How To Remove Stains From Hardwood Flooring?

November 14, 2015

As you’ve already picked and installed a new wooden floor of your dreams or renovated your old one, stains are the worst thing that can happen. You often end up searching for a proper solution and face some difficult decisions related to removing stains from hardwood floors. But, don’t be devastated. In this post, we’ll try to help you, by presenting you with the most convenient methods of removing stains from hardwood floors.

Type Of Staines

There are various type of stains, depending on how serious they are. Moreover, stains differ in terms of how easy or difficult it is to get rid of them. Sometimes it’s not a big deal, while sometimes you may need to develop a special strategy to effectively remove such a stain from the floor without damaging it.

First of all, think about the condition of the floor, determine the type of a stain you want to remove and consider how long the stain has been there. Having evaluated all those aspects, you can decide on the proper solution to resolve the problem you’re faced with.


How To Remove Stains?

In general, always bear in mind that the faster you can clean any substances spilled on the floor, the lower the probability that a really serious stain develops on the floor. But, if you spot a stain on the floor, it’s good to be able to precisely determine what it was caused by, as then you will be able to tackle the problem more effectively.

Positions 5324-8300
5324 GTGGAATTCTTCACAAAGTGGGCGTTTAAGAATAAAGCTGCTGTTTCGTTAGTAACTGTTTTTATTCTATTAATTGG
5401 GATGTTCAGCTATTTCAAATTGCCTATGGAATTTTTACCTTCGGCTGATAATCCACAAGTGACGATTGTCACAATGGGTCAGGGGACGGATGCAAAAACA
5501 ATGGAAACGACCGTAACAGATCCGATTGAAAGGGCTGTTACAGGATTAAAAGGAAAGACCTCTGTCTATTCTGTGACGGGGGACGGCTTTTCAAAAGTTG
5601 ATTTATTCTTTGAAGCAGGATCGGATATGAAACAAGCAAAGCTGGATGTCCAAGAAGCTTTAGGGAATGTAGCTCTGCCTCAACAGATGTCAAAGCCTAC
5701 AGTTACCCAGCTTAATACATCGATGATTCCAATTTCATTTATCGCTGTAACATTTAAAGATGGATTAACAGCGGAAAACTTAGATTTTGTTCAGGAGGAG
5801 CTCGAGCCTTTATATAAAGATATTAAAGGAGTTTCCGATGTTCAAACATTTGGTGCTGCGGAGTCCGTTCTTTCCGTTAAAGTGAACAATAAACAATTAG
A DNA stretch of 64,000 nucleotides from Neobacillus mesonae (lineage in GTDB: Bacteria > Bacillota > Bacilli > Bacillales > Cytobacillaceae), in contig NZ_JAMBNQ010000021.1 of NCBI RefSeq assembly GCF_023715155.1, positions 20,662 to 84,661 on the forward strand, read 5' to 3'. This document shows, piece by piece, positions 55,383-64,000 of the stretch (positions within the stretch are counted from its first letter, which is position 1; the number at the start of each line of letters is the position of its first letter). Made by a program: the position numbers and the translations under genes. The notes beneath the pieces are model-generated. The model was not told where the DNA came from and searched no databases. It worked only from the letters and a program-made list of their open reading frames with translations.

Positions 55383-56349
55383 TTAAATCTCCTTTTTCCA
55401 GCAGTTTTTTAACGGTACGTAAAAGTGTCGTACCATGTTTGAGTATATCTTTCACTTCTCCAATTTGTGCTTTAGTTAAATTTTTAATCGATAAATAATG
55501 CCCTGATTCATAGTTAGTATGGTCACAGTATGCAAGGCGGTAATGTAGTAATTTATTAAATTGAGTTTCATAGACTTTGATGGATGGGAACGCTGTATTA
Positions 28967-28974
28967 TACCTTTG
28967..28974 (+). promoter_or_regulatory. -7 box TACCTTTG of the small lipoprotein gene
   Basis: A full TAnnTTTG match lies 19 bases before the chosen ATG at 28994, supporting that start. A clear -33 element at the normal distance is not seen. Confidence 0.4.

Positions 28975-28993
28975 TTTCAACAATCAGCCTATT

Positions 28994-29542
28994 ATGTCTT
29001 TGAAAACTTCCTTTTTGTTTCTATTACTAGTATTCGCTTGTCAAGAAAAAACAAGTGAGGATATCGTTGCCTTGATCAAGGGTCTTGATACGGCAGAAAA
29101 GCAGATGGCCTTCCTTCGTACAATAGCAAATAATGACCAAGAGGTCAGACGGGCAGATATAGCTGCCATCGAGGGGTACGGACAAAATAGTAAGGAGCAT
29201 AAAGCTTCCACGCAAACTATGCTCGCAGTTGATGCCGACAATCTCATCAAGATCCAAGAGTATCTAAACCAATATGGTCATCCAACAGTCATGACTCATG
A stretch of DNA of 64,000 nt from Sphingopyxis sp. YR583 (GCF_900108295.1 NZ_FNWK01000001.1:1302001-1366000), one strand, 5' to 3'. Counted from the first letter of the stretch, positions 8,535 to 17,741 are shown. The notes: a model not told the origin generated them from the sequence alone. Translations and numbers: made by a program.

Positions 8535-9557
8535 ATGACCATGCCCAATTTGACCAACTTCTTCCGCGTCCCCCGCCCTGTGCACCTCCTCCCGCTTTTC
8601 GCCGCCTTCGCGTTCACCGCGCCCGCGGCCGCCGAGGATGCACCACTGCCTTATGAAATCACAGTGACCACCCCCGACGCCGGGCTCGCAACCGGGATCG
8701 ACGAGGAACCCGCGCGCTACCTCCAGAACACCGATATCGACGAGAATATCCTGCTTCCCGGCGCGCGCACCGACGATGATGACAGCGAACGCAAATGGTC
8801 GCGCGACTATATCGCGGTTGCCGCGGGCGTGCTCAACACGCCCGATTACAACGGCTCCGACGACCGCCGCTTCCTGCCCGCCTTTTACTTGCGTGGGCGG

For instance, stains, like sweets, alcohol, nail polish, or non-greasy foods, can be removed using warm water with a right cleaner for wooden floors, but it’s best to act really fast – then the chances for a complete success in the fight against stains are really high. But, in the case of oily or greasy stains caused by ink, food or dye, it’s recommended to use cold water and a cleaner with ammonia. Should this turn out ineffective, consider taking more serious measures.

If a floor which is quite new and has a good sealer on it, it’s most probable that the stain will not be serious, affecting only the surface, thus making it easier for you to handle it.

Surface-deep stains usually require the use of a chemical based floor cleaner – it should do the job. In the case of floors that are a bit older and thus slightly less protected, if everything else turns ineffective, you may need to sand the stain and recoat the floor.

If you spot many stains on the floor, you may use it as a good opportunity to sand back the entire floor and re-seal it. It will help you avoid staining it in the future and the floor will be additionally protected.

Should you need assistance or guidance when planning your project, the EFB Flooring team is here for you. Call us and get professional support and advice on all issues related to various flooring solutions and flooring installation methods.



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